Methods to Combat the COVID-19 Coronavirus

Discussion in 'Present & Current Events' started by Thomas R. Morrison, Mar 15, 2020.

  1. nivek

    nivek As Above So Below

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    Scientists Have Uncovered the Likely Cause of a Serious COVID-19 Symptom: Blood Clotting

    One of the more surprising symptoms of COVID-19 has been the blood clots that many patients, including younger ones, have experienced with the infection. The clots have in some cases led to dangerous blockages in the lungs, caused strokes and even death, even in people without a history of circulatory conditions.

    In a paper published in Science earlier this week, researchers provide a glimpse into what may be driving the clots triggered by COVID-19 infection. The group found that a specific set of antibodies known as autoantibodies—which are rogue versions of cells meant to defend the body from pathogens, but instead attack its own cells (in this case the body’s own blood vessel cells)—may be partly responsible for the clotting risk associated with the disease. Among 172 patients hospitalized with COVID-19, they found that half produced these autoantibodies. In addition, when the scientists injected the autoantibodies into lab mice, the animals developed blood clots.

    In April, the same group of scientists reported that the inflammation associated with COVID-19 can lead to clots in small vessels in the lungs, and that these clots are mostly packed with an immune cell known as a neutrophil. In COVID-19 patients, these neutrophils can explode inside small blood vessels, creating sticky molecular traps that attract other clotting factors circulating in the blood. “Evolutionarily, we think these are meant to trap things like bacteria or viruses,” says Yogen Kanthi, an assistant professor at the University of Michigan, investigator at the National Heart, Lung and Blood Institute and one of the study’s authors. “But if [neutrophils] are over stimulated, they can also grow and cause blockages in blood vessels and drive blood clotting.” In that earlier study, Kanthi and his colleagues found that COVID-19 patients who had more of these “traps” in their blood system were more likely to have severe disease or respiratory failure.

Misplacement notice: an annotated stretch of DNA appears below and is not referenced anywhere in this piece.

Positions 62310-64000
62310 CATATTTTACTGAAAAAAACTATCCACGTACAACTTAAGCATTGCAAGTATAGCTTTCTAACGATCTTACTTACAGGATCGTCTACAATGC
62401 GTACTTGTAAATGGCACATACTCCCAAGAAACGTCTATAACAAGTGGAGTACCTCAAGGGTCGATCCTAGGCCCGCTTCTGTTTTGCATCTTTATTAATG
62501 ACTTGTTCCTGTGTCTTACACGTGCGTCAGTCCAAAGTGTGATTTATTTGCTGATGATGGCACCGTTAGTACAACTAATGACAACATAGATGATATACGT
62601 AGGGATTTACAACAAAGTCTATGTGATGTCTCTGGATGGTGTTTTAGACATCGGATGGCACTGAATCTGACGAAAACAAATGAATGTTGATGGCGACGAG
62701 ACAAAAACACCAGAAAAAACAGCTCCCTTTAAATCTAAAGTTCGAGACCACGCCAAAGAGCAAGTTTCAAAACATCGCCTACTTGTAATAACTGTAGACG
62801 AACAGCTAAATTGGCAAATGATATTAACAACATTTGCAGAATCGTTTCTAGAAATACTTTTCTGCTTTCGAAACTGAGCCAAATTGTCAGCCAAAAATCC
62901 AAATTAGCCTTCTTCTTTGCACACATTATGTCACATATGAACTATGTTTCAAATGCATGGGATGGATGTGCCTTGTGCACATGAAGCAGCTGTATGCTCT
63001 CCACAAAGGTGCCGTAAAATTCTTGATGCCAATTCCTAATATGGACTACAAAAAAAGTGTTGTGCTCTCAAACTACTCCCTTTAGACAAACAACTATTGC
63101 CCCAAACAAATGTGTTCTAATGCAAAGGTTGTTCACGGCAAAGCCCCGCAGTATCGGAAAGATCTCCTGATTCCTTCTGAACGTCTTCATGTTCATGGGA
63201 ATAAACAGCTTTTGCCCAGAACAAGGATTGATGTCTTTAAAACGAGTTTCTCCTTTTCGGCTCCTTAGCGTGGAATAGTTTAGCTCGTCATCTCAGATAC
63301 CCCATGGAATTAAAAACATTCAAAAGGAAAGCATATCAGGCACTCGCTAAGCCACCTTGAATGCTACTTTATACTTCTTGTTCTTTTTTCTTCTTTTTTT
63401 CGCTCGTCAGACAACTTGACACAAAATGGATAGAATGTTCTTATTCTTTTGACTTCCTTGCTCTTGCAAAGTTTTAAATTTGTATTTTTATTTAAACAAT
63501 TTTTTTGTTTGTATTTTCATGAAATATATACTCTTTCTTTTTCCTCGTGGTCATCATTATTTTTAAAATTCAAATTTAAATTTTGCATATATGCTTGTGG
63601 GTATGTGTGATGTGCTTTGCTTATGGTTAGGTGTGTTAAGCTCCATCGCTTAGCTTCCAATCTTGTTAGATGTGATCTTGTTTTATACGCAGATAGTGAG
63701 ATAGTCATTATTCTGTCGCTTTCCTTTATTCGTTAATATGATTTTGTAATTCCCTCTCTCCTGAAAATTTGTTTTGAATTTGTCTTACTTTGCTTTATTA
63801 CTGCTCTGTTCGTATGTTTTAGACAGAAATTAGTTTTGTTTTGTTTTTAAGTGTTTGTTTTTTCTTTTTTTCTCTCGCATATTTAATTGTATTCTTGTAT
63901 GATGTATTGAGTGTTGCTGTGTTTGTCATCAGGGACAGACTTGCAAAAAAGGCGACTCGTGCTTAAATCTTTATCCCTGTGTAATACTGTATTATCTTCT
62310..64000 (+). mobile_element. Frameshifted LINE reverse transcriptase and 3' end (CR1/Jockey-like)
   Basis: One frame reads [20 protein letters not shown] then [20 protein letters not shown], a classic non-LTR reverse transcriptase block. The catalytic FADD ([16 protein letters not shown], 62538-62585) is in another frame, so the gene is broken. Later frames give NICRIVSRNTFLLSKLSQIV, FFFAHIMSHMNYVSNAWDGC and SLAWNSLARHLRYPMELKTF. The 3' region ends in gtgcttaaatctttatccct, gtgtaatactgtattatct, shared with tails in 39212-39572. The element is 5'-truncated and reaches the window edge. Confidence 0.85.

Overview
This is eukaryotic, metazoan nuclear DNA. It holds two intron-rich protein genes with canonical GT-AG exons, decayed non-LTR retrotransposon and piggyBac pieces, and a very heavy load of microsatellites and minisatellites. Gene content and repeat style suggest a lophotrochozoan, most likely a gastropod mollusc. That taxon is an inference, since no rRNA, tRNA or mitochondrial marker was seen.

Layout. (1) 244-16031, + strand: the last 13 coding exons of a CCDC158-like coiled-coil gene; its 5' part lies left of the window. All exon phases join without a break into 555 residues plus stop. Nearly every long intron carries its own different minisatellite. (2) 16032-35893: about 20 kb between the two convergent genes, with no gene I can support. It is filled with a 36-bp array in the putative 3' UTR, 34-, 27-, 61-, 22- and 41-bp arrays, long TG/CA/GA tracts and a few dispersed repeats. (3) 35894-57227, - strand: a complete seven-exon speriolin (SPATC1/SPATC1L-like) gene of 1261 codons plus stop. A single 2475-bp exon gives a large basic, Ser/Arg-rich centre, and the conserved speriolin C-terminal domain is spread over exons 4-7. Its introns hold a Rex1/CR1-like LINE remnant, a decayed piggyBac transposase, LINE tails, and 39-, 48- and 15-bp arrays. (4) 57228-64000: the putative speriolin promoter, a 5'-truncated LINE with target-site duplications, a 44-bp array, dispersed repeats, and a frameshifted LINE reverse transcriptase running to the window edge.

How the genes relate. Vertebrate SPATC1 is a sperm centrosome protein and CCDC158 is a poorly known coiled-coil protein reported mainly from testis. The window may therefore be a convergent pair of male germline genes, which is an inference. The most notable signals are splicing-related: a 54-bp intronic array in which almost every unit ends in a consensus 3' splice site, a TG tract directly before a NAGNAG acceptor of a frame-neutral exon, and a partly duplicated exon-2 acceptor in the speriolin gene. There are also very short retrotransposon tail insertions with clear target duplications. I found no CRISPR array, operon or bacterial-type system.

“Inflammation begets clotting, and the clotting leads to more inflammation,” he says. “It becomes a relentless self-amplifying loop of inflammation and clotting that results in patients getting sicker.”

    In their latest Science paper, the researchers found that the autoantibodies drive this cycle of inflammation and clotting. The autoantibodies found in the COVID-19 patients are the same ones doctors find in patients with an autoimmune disease called antiphospholipid syndrome, in which antibodies seed clots by attracting clotting factors that eventually block blood flow. Understanding how these antibodies contribute to clotting risk among patients with that syndrome led experts like Jason Knight, who study antiphospholipid disease, to anticipate similar clotting among COVID-19 patients. “By May, clotting was all anyone was talking about with COVID-19 patients,” says Knight, an associate professor of rheumatology at the University of Michigan and one of the study authors. “When we started doing autopsies, we saw microvascular clotting in the lungs.”